The Future of the Ride-Hailing Sector in Light of the Proposed Platform Work Directive
‘We are determined to continue improving the working conditions of drivers, and are convinced that enhancing the dialogue between platforms and drivers is an important element of doing so. Yet, the proposal will lead to the reclassification of majority of drivers in Europe as employees, often against their wish, as drivers want to keep the flexibility and advantages of independent contractors' - said Aurelien Pozzana, Move EU Chairperson, at the workshop on the Future of the Ride-Hailing Sector.
On 16 March, Move EU organised an online workshop on the Future of the Ride-Hailing Sector in Light of the Proposed Platform Work Directive. Participants from EU institutions, Member States Governments, industry, and media gathered online to hear experts’ views on the consequences of the proposed Directive for the sector. The slides are available here.
MEP Radan Kanev (EPP, BG) underlined the sensitivity of the proposal as platform work has enabled the reintroduction into the labor force for hundreds of thousands individuals, a property particularly relevant in light of the displacement of Ukrainian nationals as a result of the Russian invasion. Platforms can create flexible earning opportunities with low barriers to entry that help individuals bounce back and integrate into the society and economy.
Furthermore, he highlighted two layers of concern: Firstly, there is a need to legislate in accordance with the EU Treaties and called for the proposal to be assessed by the European Parliament’s legal service to clarify the legal basis selected by the European Commission to ensure it is within the scope of EU competence. Secondly, he noted that while there are positive elements in the proposal, the rebuttable presumption would impact drivers’ negatively as their income would decrease in absence of the ability to work for multiple applications.
Aurelien Pozzana (Move EU Chairperson) noted that ride-hailing platforms support the objective of the Commission’s proposal, but emphasized that the approach taken will not result in improving working conditions since it only focuses on the employment status. On the contrary, the proposal would put an end to drivers’ flexibility and freedom while reducing their earning potential deriving from working simultaneously on several ride-hailing platforms. The proposed criteria connected with the rebuttable presumption of employment would reclassify all drivers throughout Europe as employees, which is against their will. Lastly, Pozzana called for giving drivers the freedom to choose remaining self-employed, defining their own schedule and being able to accept or decline orders.
Jorge Padilla (Compass Lexecon - economic consulting firm) provided an economic assessment of the proposal, and stated the change in employment status would lead to at least 148.000 drivers across the EU losing access to work via platforms, a consequence which is counterintuitive taking into account the initial objective of the Commission.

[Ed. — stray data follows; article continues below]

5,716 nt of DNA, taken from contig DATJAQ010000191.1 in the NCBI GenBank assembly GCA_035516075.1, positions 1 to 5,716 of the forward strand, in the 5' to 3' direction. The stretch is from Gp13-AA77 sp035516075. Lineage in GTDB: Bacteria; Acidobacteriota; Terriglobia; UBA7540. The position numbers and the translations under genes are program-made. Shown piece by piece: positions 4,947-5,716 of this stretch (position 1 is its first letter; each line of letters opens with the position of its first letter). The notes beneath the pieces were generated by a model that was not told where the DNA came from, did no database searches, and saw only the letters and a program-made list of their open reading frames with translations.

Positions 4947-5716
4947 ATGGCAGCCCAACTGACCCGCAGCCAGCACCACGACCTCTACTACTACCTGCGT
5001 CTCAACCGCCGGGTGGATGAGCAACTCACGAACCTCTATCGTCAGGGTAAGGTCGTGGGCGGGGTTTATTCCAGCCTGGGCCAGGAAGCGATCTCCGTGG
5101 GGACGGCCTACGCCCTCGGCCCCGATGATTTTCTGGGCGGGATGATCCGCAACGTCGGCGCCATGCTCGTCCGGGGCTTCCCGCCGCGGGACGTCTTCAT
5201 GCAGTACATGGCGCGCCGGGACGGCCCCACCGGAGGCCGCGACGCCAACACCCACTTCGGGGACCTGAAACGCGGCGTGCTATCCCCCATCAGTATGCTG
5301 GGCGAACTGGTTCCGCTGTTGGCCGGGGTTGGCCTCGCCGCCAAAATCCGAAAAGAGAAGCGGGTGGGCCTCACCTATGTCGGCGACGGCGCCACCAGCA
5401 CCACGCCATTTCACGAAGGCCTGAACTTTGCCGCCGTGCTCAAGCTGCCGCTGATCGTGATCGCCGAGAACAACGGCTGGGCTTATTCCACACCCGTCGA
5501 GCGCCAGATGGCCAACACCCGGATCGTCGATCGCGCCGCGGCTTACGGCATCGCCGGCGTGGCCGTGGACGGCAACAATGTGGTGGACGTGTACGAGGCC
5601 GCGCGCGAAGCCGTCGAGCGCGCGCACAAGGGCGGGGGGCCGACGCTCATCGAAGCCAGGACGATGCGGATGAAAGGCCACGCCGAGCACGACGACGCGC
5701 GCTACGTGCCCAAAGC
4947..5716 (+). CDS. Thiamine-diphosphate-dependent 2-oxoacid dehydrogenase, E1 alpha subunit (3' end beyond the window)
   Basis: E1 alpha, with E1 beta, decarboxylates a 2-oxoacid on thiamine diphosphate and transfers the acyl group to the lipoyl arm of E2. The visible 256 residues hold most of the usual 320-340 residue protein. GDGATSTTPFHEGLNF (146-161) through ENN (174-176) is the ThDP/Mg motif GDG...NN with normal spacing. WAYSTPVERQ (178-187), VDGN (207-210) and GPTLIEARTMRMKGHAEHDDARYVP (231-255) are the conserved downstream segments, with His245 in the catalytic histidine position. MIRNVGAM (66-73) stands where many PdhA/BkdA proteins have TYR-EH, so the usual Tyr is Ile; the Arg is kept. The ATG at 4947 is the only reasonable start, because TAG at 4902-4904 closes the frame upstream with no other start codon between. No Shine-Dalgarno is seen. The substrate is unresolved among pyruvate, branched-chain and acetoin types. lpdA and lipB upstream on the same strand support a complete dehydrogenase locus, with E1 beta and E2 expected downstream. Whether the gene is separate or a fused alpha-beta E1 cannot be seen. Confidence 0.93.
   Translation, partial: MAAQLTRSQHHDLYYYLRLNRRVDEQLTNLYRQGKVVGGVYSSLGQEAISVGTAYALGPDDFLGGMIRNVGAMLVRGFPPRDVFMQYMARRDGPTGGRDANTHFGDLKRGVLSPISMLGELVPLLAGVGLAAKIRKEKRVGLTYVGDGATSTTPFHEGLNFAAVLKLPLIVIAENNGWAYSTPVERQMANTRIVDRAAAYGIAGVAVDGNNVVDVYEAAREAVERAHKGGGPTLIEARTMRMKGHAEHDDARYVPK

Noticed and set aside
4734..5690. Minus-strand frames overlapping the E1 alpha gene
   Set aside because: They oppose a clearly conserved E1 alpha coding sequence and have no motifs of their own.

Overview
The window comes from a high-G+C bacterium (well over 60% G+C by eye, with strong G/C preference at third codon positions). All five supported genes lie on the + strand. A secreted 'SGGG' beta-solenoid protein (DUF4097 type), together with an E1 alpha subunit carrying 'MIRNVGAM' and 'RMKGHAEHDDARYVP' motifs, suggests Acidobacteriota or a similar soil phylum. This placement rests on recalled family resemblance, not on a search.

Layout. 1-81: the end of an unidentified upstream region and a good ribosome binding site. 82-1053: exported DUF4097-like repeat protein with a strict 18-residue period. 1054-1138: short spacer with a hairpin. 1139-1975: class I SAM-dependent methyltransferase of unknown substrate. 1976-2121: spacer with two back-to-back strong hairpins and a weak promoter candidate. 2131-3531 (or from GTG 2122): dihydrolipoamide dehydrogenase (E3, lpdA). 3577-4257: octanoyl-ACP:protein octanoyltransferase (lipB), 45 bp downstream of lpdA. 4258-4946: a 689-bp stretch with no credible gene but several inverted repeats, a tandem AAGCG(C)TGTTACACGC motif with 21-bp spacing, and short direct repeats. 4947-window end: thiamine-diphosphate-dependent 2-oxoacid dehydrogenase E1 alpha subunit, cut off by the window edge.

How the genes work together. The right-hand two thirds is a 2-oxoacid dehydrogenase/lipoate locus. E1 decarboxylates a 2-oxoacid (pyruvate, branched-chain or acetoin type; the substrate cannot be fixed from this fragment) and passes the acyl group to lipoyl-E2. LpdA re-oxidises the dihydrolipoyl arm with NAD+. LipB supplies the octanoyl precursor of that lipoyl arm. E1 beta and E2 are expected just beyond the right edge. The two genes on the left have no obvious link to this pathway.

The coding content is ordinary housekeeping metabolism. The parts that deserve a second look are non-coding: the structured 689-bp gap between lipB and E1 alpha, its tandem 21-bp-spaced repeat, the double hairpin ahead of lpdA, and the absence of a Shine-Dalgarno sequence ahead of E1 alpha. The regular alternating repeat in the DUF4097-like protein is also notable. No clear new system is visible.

Benoit Le Bret (GIDE - law firm) shared that the legal basis selected by the Commission does not match the content of the proposal and that the correct legal basis would require unanimity among the Member States in the European Council. He added that the Directive should protect platform workers from losing the self-employed status they have chosen. He also stated that EU institutions makers should consider an explicit opt-out for Member States that wish to keep their national models defining platform workers’ rights regarding self-employment presumption. Looking ahead, Le Bret stated that the debate will likely be prolonged in order to adopt more balanced provisions.
Dalius Rudokas (Drivers & Couriers Association Lithuania) emphasised that drivers very much value their flexibility and freedom to decide on their own schedule and to work for different platforms simultaneously, and pick offers with the best revenues. Rudokas underlined that the proposal entails elements that drivers very much welcome, but also stressed that the reclassification of drivers as employees is opposed by a clear majority of drivers despite said positive elements. Furthermore, Rudokas welcomed increased communication between drivers and platforms to improve conditions.
Move EU brings together the leading actors in the field of ride-hailing. Speaking with one voice, our members aim to foster sustainable deployment of on-demand mobility and new mobility services in the European Union. Move EU members connect passengers with licenced on-demand taxi and private hire vehicle (PHV) drivers, for the purpose of carrying passengers in return for payment.